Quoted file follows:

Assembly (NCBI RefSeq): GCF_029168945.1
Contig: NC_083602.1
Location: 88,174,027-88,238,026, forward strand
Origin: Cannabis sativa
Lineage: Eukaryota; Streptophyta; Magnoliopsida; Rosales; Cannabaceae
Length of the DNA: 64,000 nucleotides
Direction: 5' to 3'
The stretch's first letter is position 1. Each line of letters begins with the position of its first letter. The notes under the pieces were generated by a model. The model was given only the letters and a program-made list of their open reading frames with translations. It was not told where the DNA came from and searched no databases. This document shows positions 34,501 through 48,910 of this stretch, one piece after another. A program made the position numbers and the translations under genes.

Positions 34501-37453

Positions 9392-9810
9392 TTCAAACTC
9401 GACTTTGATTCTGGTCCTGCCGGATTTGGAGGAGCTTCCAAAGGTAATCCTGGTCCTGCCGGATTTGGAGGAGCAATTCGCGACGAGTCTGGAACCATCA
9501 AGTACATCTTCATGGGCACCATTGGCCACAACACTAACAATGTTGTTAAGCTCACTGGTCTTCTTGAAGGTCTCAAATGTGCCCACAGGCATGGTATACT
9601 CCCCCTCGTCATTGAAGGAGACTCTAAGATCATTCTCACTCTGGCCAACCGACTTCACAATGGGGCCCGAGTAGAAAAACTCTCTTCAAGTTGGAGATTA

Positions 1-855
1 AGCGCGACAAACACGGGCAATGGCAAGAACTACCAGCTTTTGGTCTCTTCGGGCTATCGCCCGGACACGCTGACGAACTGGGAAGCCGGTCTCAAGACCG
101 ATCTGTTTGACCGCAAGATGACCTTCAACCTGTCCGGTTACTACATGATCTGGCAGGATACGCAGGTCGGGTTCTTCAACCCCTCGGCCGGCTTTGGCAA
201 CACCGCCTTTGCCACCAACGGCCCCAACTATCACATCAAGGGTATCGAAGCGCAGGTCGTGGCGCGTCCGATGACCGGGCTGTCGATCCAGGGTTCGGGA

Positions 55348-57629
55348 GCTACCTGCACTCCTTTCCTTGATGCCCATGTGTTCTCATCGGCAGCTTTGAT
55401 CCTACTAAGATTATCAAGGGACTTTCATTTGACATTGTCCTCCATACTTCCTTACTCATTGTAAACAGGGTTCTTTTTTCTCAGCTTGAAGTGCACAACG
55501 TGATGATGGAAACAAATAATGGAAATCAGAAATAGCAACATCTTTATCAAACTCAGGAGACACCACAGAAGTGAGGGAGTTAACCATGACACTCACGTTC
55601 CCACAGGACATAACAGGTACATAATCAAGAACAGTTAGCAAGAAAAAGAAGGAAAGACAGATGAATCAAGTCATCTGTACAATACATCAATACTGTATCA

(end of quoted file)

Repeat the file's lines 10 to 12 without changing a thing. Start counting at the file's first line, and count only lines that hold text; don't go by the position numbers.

Positions 9392-9810
9392 TTCAAACTC
9401 GACTTTGATTCTGGTCCTGCCGGATTTGGAGGAGCTTCCAAAGGTAATCCTGGTCCTGCCGGATTTGGAGGAGCAATTCGCGACGAGTCTGGAACCATCA